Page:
The most recent episode of Spooks, in which Mossad agents posed as al-Qa'ida operatives to mount a siege and try to kill off a British nuclear energy deal with Saudi Arabia, was riveting viewing but not universally admired. The BBC received a call purporting to be from the Israeli intelligence arm complaining about how they were portrayed.
"They suggested that we should have phoned Tel Aviv to get permission," says Jane Featherstone incredulously. "Are you serious?" Featherstone is joint managing director of Kudos, the company that makes Spooks and the executive who has been involved in every episode of the hit spy series. "The Mossad thing was just because we'd had a go at every other intelligence agency. It was Mossad's turn."
The first part of the Mossad drama peaked at 5.8 million with 1 million immediately switching over to BBC 3 to watch the conclusion. Before the current series is over, production will already have begun for a sixth.
"We make it all up, but we are interested in what is going on in the world so we extrapolate and sometimes get a bit close to the wire," Featherstone says. "We find the germ of a story that hits the news two years later," she says.
Not everyone agrees. On a BBC radio programme two years ago, Featherstone was tackled by the journalist Peter Taylor, who suggested that a Spooks story about a British-born suicide bomber was completely implausible.
As for MI5 and MI6, Featherstone says they find the series both amusing and irritating. At first the intelligence services thought it might help to recruit new spies. Then they were deluged with people who thought the job involved walking around in Armani saving the planet. "They wanted anoraks who spoke Arabic," says the forceful Featherstone.
Kudos founder Stephen Garrett, and the other joint managing director, came up with the idea when Channel 4 asked for a new "precinct drama" which couldn't be about cops or hospitals. He came up with the idea of spies and researched a list of potential threats to the country.
"It couldn't all be the Irish," Garrett recalls. "Halfway down our list was Osama bin Laden." The Channel 4 commission went to North Square, the law drama that rapidly faded in the ratings. Everyone turned down Spooks, although the original idea focussed more on the private life of spies than the present version.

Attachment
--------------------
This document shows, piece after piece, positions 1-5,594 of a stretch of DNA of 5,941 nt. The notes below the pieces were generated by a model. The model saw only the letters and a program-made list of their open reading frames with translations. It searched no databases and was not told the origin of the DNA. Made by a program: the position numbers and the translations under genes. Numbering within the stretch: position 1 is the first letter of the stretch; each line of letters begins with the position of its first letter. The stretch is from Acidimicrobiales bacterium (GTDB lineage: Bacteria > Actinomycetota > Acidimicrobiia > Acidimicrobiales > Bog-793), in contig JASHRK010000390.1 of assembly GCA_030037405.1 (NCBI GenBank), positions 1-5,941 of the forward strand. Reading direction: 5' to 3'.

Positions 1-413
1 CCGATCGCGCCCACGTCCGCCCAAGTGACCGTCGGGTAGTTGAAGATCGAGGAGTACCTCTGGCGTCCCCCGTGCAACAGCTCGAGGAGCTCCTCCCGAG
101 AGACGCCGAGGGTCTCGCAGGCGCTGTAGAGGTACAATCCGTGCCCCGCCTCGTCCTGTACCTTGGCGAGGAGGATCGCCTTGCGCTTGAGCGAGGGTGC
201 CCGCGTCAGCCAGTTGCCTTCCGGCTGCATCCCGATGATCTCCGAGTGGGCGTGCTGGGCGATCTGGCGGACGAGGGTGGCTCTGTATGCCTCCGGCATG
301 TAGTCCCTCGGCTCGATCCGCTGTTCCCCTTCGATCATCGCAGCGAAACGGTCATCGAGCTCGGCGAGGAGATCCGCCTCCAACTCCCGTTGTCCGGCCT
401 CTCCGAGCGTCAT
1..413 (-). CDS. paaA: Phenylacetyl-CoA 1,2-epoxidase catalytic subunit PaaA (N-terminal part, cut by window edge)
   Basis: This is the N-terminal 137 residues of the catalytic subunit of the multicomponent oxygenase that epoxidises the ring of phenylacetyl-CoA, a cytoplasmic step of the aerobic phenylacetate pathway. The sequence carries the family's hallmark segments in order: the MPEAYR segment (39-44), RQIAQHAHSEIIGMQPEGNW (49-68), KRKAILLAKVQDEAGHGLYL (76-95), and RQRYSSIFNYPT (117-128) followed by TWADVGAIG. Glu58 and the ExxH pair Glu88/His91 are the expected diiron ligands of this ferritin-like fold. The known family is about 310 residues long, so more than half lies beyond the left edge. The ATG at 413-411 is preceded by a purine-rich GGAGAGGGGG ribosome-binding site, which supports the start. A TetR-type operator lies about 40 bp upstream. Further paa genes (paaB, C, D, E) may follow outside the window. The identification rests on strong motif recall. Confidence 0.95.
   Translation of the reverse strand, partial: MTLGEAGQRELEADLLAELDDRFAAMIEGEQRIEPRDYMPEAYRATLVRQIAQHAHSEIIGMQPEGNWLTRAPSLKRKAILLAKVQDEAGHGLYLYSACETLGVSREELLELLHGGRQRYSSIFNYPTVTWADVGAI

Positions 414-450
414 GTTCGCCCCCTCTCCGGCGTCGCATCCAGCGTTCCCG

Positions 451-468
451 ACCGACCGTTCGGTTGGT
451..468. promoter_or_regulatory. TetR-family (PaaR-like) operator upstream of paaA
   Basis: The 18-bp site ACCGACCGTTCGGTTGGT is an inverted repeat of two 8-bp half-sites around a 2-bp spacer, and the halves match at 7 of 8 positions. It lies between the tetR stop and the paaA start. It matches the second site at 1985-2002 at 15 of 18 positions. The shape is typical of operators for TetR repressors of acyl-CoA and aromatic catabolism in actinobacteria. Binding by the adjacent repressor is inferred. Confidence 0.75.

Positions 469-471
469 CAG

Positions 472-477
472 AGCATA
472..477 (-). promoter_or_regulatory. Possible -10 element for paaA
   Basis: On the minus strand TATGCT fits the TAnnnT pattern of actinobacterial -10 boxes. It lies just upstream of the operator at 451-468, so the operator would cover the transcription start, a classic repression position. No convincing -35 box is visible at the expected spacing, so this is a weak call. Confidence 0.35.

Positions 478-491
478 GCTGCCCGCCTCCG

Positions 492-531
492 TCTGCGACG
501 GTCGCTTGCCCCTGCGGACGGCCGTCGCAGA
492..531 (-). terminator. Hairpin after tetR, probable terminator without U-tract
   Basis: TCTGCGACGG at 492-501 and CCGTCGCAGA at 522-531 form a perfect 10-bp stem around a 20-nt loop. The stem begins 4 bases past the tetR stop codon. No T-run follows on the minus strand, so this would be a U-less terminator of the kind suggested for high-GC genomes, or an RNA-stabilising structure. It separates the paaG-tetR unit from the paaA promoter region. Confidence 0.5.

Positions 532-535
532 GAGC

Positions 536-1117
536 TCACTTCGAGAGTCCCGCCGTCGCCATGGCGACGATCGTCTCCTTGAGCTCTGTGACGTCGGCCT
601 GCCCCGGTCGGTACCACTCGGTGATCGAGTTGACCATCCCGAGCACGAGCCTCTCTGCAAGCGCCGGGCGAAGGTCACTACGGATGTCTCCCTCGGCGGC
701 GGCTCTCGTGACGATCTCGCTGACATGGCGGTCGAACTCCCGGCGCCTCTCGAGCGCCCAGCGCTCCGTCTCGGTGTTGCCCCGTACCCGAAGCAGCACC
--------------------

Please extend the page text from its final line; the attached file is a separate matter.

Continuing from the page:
But the new regime at the BBC - essentially the then BBC1 controller Lorraine Heggessey and drama chief Jane Tranter - seized on the idea. Spooks, which has now been sold to 50 countries - it is called MI5 in the US - was on its way.
"With hindsight it turned into this channel-defining success, but all credit to them for making the decision," says Garrett, a former controller of youth programming at Channel 4 who also launched Rapture, a youth TV channel. "It was quite brave."
With its £800,000-an-hour production values, the series has also defined Kudos and underpinned its reputation, leading to other high-profile BBC 1 dramas.
Earlier this month the independent producer had dramas on three successive evenings on BBC 1.
Wide Sargasso Sea, a prequel to Jane Eyre, was followed the next day by Spooks, and then, the day after that, by The Amazing Mrs Pritchard, the story of an ordinary woman who becomes Prime Minister. Those who loyally watch Mrs Pritchard, including politicians, like it very much, but her ratings are falling. The audience for last week's episode dropped to 3.4 million. The paradox at the centre of the drama, Featherstone notes, is that it is about political apathy, but many viewers may also be too politically apathetic to watch it.
Kudos is now putting the final touches to Tsunami, a three-hour BBC-HBO drama portraying the lives of a group of characters in Thailand in the aftermath of the 2004 disaster. Early in the New Year there will be a second - and last - series of Life on Mars, followed in the spring by a new series of Hustle.
The irony is that the young up-market audiences attracted to BBC dramas such asSpooks, Hustle and Life on Mars are just the sort advertisers most want. Yet Kudos has had little success in winning commissions from ITV - until now. A deal is close on an ambitious new series.
Garrett, who specialises in the business side of Kudos as well as feature-film production, has just had a new film "green lit." Production will begin in April on Miss Pettigrew Lives for a Day, based on a largely forgotten novel. Kudos also has the film rights to the Julian Barnes novel Arthur and George.
Now the 30-strong company is thinking about the next step forward so it can expand both internationally and more strongly into new media. Financial adviser Long Acre has been brought in, but Featherstone and Garrett, who each own 50 per cent of voting shares of Kudos, have virtually ruled out a stockmarket float and are instead concentrating on trying to find the right kind of partner.
They are convinced that however tough the broadcasting environment is short-term, there will always be a market for high-end, fast-moving dramas, even though they never come cheap. "It is a really difficult, challenging and exciting time," says Featherstone. "But there will always be an appetite for those dramas. People will always want their stories told to them."